Specifying only the Customer entity is typically not sufficient. The technician doesn't necessarily need all the customer's opportunities, activities, open orders, history, unpaid orders, and problem reports offline. But the technician does need some information related to the Customer entity. Perhaps there are documents that relate to the customer's service level, and the report service call instance information. Less predictable problems—those that depend on the information itself—are more difficult. For instance, if the customer has a service contract that includes regular maintenance on its machines, it might make sense to look up those machines as well, and to combine the service call with a scheduled maintenance call. In this situation, we see that we might need to expand the tree of information to give the technician all of the information for the visit. Even in this case, we could probably write something specific for the repairman, because, given the customer and the problem, it is very predictable exactly what needs to be taken offline, and for how long. So we can follow a schema. In this situation, we could consider each instance as a new subscription, so it is not that different from the first case.

In this class of scenarios, the root instance, or root instances, changes. The system must follow the relationships between the entities in order to identify the correct set of information.

Scenario 3: Arbitrary Subscription: Information Worker

The most complex situation is when the required set of information is based on the user's current or planned work. For instance, a traveling executive, a lawyer, or even an information worker, in the course of daily events is working on information that is much less predictable—information that is based on the context of what they are working on. What makes this complex is that the starting point is variable. Instead of starting with a specific set of customers, or a variable set of customers, like in the previous cases, an information worker may have to decide what data is important based on an e-mail message or a phone call, for instance. The starting point for the offline process may be a customer of course, but it may also be a document, an appointment, an event that needs be organized, or a product that is being discontinued. Identifying the set of offline information is more complex than in the previous two cases.

I can even imagine that the system will look at the appointments in the calendar, at the task list, and at many other hints that the system offers, and then determine a set of potentially relevant information. The types and relationships that are being followed is not fixed—they are created at run time. I call these runtime relationships "associations." Where a hard-coded recipe would work in the second scenario, it doesn't work anymore in the third. This kind of solution is beyond the scope of this document. For more discussion of this case, see Collaborative Productivity Through Context.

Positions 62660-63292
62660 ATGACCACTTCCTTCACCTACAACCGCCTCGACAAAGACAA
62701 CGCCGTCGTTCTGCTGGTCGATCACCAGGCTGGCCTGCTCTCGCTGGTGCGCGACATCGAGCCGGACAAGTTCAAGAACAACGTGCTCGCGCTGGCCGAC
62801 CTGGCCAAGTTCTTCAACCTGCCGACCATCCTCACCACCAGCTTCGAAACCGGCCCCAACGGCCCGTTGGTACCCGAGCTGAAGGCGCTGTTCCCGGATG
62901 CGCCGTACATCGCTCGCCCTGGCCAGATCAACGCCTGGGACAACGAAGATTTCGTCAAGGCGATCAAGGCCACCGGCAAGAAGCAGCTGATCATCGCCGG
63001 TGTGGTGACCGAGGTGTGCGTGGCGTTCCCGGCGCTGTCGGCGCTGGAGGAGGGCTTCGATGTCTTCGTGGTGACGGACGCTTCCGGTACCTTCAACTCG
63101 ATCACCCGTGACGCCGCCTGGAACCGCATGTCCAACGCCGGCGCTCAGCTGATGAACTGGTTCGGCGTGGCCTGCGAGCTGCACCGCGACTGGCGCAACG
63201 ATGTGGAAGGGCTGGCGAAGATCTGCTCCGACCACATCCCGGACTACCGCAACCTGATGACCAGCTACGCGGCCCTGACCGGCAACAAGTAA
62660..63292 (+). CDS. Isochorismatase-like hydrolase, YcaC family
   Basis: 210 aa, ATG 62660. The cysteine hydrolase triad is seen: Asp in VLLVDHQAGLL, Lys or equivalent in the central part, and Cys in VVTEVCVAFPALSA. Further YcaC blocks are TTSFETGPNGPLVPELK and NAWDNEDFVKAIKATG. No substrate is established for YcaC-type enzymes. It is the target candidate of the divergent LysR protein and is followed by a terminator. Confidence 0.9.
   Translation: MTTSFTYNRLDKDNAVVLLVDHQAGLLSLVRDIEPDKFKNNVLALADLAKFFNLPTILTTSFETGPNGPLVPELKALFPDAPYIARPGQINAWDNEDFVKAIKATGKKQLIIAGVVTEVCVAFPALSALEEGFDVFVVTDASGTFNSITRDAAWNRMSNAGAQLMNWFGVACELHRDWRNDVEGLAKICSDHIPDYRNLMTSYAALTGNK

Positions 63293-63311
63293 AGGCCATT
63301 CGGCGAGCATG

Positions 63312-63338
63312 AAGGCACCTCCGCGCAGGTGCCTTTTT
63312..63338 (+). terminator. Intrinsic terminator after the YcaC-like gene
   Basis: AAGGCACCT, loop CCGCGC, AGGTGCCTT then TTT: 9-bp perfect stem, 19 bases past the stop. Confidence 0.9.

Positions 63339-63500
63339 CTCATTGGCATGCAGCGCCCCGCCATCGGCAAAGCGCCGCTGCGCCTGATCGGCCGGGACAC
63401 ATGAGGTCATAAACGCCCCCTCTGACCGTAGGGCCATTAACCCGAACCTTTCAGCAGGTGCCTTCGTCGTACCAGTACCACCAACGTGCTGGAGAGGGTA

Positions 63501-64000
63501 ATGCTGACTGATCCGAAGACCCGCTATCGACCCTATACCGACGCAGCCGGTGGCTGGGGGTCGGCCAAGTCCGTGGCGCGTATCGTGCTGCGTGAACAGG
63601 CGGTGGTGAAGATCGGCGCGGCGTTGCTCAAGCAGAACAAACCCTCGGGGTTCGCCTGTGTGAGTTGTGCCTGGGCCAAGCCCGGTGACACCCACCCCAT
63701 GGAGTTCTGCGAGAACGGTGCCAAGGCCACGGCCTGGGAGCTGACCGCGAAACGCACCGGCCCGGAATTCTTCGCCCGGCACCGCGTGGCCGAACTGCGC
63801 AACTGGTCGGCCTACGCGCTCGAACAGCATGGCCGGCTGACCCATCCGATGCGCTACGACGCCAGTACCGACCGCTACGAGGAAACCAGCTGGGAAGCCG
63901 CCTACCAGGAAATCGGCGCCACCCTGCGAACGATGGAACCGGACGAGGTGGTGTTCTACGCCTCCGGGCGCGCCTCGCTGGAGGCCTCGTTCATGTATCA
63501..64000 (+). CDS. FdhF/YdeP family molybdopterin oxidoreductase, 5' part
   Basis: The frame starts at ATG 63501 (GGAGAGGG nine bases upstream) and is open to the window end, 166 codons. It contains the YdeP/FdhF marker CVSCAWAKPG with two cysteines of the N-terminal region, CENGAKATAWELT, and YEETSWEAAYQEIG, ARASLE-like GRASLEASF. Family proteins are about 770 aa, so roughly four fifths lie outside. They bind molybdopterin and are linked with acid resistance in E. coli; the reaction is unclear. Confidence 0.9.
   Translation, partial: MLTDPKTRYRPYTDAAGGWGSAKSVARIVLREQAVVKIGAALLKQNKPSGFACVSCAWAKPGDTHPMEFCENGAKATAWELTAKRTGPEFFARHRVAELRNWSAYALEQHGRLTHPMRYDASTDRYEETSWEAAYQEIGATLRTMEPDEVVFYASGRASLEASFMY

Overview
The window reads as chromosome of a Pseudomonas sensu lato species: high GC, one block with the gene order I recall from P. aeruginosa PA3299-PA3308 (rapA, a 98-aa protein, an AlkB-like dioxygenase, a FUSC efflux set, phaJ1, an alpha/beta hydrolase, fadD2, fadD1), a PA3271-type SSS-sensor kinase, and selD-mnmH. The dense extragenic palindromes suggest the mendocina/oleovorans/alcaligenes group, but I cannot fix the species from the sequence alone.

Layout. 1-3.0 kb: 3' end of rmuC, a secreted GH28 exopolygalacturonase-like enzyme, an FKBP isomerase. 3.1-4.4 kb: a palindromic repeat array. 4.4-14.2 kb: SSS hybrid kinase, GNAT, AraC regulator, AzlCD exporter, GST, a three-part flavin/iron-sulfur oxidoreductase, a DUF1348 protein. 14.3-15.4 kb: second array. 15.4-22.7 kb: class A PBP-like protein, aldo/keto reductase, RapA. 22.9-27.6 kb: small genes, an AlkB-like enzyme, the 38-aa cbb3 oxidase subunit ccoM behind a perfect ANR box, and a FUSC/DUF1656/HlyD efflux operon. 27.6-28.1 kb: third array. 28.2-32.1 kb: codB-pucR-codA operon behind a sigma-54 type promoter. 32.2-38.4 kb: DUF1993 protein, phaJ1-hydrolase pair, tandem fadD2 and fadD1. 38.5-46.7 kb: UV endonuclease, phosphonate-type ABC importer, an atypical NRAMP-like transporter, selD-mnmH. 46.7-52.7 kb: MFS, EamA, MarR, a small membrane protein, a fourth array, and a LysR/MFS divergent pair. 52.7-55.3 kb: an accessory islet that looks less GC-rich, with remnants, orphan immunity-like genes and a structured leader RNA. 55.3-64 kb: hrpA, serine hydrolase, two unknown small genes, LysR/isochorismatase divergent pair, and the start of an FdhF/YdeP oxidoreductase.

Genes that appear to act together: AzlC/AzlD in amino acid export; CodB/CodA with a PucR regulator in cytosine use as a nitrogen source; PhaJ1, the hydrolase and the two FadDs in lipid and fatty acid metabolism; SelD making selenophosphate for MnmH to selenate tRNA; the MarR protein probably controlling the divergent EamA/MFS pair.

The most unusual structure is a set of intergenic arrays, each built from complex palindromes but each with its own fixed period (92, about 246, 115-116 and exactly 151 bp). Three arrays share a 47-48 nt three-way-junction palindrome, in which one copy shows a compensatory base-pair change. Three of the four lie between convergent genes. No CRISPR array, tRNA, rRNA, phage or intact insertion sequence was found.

If we look at the three scenarios, we see that all we are talking about here is variable levels of complexity of the same thing—identifying relevant information to cache. Also, we can see that, often, the required information depends on the user's role (see Table 1).

  • Static Subscription—A predictable fixed subset or subscription
  • Dynamic Subscription—A less predictable subset or variable subscription
  • Arbitrary Subscription—Unpredictable subset or context-driven situation

For each of these situations, we need to specify the relevant subset in order to take exactly that information offline and automate the process. Selecting all relevant related information currently needs to be done manually, and therefore, it often is just not done.

Table 1. Summary of the various scenarios

ScenarioRoleStarting PointInformation to CacheSolution
Static SubscriptionSales managerFixed Entities Fixed queries

(Customer List)

Defined by subscriptionPossible to hard code
Dynamic SubscriptionRepair TechnicianFixed Entities

Variable subset (Customer ID 1234)

Defined by following relationships from starting pointMore difficult to hard code
ArbitraryInformation WorkerFlexibleDefined by relationships and associationsImpossible to hard code

Reducing Chattiness

The cost of interaction is determined not only by the amount of data and the speed of the connection, but also by the number of interactions needed in order to get the information to the other side. Using a racecar to stock a warehouse is much less efficient than using a truck. Similarly, if we can retrieve the information in fewer requests, and thus in larger chunks, it will be faster. If we can aggregate the information on the server, and then download it, we will have one large chunk instead of many smaller ones. As a side effect, we will have reduced the information somewhat, by removing duplicate information.